How to address the challenge of technology adoption for patients and providers

While technologies such as the Apple Watch with StrivePD hold tremendous potential, many Parkinson’s patients can be hesitant to incorporate them into their care management. The main challenge is that technology, on average, is not as accessible to as many individuals as we would like it to be.

To address this concern for patients, clinicians should 1) recruit family members or caregivers who can be pivotal in helping patients make that leap and 2) work with companies like Rune Labs, which are building their technology for easy access and usability, making it easy for patients to be organically engaged.

On a higher level, many patients are excited to be involved and use these technologies because it makes them feel like they are part of something bigger, where their data can help advise on treatment decisions for the larger Parkinson’s community in the future. This type of empowerment dramatically improves the level of engagement, allowing patients to take ownership of their condition and help others at the same time. That’s a major win.

One caveat is that as providers, we don't want to lose our human touch and mechanize medicine so that we forget the essential human connection with patients. Many patients will tell you one of the biggest complaints about healthcare systems is they are becoming more robotic.

We need to use technologies like StrivePD to boost the quality of our in-person visits. Instead of rushing through a 30-minute appointment and wasting time going over information that could already be evaluated beforehand, we should leverage these tools to help us prioritize the clinician's relationship with the patient.

The future of Parkinson’s care management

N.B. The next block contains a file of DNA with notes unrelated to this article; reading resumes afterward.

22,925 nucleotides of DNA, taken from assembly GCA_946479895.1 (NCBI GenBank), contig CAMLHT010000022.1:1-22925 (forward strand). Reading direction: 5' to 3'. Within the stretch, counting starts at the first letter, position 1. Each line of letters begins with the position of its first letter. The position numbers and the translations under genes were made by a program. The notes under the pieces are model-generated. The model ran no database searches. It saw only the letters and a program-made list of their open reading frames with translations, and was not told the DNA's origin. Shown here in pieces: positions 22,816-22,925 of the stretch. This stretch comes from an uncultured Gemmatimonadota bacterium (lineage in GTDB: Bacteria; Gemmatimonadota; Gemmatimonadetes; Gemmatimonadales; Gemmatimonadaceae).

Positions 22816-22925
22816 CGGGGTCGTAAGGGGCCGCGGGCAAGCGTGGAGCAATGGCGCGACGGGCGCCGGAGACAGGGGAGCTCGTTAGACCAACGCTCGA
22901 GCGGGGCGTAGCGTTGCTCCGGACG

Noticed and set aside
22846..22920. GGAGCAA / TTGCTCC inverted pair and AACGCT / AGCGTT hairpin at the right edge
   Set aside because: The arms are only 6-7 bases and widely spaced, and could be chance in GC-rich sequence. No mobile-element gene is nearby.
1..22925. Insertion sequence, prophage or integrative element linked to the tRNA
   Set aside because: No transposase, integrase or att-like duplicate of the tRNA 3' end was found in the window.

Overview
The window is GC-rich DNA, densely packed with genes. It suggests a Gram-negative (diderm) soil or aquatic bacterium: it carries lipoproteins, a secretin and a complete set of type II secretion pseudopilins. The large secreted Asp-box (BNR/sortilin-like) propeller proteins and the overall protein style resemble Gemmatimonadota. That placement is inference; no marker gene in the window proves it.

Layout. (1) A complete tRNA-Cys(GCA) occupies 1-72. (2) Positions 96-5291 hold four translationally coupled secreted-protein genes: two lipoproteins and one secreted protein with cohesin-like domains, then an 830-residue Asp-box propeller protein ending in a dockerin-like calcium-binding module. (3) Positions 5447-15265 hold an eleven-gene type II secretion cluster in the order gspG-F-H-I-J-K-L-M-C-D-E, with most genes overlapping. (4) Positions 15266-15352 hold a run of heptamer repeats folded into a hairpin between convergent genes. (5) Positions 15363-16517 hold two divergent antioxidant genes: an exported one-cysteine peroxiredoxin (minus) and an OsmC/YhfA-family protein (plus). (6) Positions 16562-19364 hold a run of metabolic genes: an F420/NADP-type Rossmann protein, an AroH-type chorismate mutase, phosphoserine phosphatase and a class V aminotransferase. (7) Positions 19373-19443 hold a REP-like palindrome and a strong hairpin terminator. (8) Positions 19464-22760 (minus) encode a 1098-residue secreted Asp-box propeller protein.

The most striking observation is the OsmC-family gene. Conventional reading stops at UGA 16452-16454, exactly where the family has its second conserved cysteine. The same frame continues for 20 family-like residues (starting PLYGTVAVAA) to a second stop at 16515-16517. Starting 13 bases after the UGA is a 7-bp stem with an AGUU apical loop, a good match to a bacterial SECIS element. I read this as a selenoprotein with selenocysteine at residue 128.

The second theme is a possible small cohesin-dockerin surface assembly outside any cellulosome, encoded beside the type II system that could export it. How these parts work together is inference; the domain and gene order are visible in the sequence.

Platforms like StrivePD act as a conduit of communication between clinicians and patients because they signal to both whether a treatment is working. Even subtle changes that cannot be seen by the naked eye but are identified in StrivePD could offer a glimpse of how to tailor therapeutic regimens in the future. We are fortunate that in today’s healthcare system, patients have better access to managing their care and do not necessarily need an in-person appointment to address their needs.

Wearable technologies and software allow us to objectively see how patients respond to therapy, whether their bradykinesia or tremor is improving in real-time. These tools will enable clinicians to pivot, adjusting medications to provide patients with more on-time and less off-time. Using wearable technologies that can collate data points before a patient’s visit to help us understand a patient’s trajectory is incredibly useful, saving time and costs for all parties involved and, ultimately, better patient outcomes.

Beyond directly impacting clinical outcomes, StrivePD allows patients to influence the future of medicines through participating in research. Using real-world data generated from these advanced technologies provides insight into developing more precision medicine for Parkinson’s, and getting drugs into the hands of patients more efficiently. Unfortunately, less than 10% of Parkinson’s patients participate in clinical trials. The healthcare industry needs to push patients towards adopting these novel solutions and being involved in these research efforts to bring safer and more effective therapies to market.

Through tools like StrivePD, we can allow the patient to be their navigator, empowering individuals to be involved in their Parkinson’s journey.